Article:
At the height of the country's socio-economic crisis, Zimbabwe lost the entire 2007 and part of the 2008 academic years as teachers and lecturers concentrated on meeting basic survival needs through alternative means. Unicef asserts 94% of rural schools, serving the majority of the population, were closed by 2009, with attendance plunging from over 80% to 20%.
Years of serious underfunding have forced the country's tertiary institutions to operate under the principles of economic rationalism, rather than principles of education. In colleges and universities, students quality is secondary to ability to pay.
Naturally, Zimbabweans are deeply concerned about declining academic standards at all levels of education and have questioned preferential college and university admissions and relaxed standards of curriculum, teaching, grading and marking.
Education minister David Coltart places the decline in quality of education on government's misplaced priorities.
"Zimbabwe's investment in education has drastically declined in the past two decades due to misplaced priorities and the sector still remains in a state of crisis," Coltart said. "The inclusive government is spending three times more money on globetrotting compared to education and this has compromised the quality of education."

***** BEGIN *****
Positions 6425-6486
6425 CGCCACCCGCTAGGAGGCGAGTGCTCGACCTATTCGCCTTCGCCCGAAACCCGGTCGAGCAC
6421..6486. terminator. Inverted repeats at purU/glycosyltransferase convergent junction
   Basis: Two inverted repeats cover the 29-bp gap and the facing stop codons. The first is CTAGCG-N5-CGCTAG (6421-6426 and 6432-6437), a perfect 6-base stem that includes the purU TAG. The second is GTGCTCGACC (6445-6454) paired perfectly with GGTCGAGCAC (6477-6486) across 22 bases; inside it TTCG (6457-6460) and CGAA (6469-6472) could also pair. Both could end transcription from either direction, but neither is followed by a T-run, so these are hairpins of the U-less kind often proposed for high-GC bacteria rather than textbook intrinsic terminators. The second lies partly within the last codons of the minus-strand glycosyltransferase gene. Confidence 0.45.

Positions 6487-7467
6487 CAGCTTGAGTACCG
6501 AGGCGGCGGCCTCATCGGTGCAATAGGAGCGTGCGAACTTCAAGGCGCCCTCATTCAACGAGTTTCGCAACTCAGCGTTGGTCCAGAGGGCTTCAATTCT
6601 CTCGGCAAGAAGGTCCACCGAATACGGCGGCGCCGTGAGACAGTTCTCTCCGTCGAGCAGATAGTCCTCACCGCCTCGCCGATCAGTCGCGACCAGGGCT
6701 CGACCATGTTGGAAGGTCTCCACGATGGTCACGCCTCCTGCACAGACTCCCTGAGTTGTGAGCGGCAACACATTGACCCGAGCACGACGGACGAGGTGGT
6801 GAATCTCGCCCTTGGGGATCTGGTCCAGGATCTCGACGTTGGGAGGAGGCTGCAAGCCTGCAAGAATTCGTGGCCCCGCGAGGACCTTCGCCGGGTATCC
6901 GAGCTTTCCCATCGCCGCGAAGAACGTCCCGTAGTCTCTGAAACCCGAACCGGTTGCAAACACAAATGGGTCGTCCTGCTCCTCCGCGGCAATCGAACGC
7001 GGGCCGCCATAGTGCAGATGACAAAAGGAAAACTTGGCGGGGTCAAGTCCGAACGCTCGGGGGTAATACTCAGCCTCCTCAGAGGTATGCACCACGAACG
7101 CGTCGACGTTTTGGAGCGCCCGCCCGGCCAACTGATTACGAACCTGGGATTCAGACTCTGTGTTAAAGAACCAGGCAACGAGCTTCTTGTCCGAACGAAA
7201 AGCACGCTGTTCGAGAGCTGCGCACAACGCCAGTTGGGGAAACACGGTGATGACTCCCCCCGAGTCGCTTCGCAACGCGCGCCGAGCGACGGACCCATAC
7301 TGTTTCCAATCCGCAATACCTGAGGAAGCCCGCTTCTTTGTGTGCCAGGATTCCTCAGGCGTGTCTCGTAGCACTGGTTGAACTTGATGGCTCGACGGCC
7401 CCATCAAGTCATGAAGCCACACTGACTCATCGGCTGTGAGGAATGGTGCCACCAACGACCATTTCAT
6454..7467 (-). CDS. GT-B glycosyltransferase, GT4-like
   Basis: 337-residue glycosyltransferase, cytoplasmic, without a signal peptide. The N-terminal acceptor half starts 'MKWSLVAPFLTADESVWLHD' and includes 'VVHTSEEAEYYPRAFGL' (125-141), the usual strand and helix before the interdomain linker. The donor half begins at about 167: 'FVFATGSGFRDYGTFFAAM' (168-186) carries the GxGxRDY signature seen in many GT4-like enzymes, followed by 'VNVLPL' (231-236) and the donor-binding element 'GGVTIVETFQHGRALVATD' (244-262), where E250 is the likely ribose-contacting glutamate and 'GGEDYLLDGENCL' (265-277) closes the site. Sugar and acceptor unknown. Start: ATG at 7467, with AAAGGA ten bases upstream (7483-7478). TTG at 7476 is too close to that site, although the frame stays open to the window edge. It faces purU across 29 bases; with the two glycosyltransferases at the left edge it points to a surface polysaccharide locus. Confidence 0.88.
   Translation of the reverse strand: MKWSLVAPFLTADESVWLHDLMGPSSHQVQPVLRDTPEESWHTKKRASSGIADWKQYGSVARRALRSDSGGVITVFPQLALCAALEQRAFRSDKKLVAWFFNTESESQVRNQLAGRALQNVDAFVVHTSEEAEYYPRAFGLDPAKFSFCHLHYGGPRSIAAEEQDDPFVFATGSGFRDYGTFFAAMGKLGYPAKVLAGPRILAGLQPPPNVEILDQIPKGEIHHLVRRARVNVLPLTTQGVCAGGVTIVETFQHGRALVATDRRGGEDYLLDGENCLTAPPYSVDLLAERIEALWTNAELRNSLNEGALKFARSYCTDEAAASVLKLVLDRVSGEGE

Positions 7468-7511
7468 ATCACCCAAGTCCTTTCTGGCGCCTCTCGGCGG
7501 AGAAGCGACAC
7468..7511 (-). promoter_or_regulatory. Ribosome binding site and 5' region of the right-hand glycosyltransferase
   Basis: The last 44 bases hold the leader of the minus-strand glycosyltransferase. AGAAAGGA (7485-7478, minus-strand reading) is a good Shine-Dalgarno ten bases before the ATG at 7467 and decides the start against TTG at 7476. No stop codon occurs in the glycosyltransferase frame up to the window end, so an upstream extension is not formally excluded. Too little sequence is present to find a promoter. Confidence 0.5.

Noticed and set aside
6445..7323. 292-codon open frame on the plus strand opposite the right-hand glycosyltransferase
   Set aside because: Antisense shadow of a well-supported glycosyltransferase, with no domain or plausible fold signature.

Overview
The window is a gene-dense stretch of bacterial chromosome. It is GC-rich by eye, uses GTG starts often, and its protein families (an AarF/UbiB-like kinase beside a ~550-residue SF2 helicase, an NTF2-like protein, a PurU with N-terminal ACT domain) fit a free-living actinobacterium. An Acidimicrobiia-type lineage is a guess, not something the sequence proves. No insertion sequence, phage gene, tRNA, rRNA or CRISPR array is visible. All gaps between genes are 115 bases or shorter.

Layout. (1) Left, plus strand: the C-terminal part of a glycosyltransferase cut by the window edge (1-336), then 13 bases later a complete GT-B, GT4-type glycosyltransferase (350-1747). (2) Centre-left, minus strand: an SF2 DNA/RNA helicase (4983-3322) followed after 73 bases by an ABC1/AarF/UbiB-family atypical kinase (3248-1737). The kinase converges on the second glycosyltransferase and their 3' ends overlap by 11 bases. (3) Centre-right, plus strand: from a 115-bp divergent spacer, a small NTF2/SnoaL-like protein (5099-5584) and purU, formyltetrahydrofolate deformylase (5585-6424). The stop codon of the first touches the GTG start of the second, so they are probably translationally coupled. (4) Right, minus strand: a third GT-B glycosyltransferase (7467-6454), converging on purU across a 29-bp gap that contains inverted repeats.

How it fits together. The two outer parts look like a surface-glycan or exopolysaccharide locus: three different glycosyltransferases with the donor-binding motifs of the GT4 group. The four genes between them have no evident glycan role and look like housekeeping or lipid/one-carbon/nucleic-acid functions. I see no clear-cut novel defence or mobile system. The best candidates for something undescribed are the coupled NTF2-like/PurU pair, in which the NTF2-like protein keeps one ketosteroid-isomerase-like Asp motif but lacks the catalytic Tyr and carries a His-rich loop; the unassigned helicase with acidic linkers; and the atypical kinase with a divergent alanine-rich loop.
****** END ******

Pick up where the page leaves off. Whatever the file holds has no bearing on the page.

Private colleges have mushroomed across the country's urban areas as proprietors seek to make a quick buck, raising fears that the colleges, once frequented by those who had initially failed their public exams, were compromising education standards. But Coltart dismissed the fears, saying the advent of private institutions had not compromised the quality of education because students still write the same examinations.
"It is the funding that is needed to maintain our standards," he said.